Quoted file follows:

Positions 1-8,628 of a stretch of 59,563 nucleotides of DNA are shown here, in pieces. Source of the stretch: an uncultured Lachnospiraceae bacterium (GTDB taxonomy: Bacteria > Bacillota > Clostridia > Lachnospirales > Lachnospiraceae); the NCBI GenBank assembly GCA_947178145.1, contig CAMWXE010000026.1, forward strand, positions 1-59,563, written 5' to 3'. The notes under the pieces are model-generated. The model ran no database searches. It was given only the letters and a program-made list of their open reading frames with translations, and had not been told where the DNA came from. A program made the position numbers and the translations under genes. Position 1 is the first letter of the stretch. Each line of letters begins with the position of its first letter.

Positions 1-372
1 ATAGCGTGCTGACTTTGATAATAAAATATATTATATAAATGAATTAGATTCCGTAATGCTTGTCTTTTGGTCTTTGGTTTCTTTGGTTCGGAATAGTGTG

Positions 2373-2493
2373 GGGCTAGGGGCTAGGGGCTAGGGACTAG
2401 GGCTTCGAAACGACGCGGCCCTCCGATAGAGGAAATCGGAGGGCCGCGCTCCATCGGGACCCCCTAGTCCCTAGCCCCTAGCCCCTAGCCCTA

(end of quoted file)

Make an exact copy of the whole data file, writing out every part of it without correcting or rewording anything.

Positions 1-8,628 of a stretch of 59,563 nucleotides of DNA are shown here, in pieces. Source of the stretch: an uncultured Lachnospiraceae bacterium (GTDB taxonomy: Bacteria > Bacillota > Clostridia > Lachnospirales > Lachnospiraceae); the NCBI GenBank assembly GCA_947178145.1, contig CAMWXE010000026.1, forward strand, positions 1-59,563, written 5' to 3'. The notes under the pieces are model-generated. The model ran no database searches. It was given only the letters and a program-made list of their open reading frames with translations, and had not been told where the DNA came from. A program made the position numbers and the translations under genes. Position 1 is the first letter of the stretch. Each line of letters begins with the position of its first letter.

Positions 1-372
1 ATAGCGTGCTGACTTTGATAATAAAATATATTATATAAATGAATTAGATTCCGTAATGCTTGTCTTTTGGTCTTTGGTTTCTTTGGTTCGGAATAGTGTG

Positions 2373-2493
2373 GGGCTAGGGGCTAGGGGCTAGGGACTAG
2401 GGCTTCGAAACGACGCGGCCCTCCGATAGAGGAAATCGGAGGGCCGCGCTCCATCGGGACCCCCTAGTCCCTAGCCCCTAGCCCCTAGCCCTA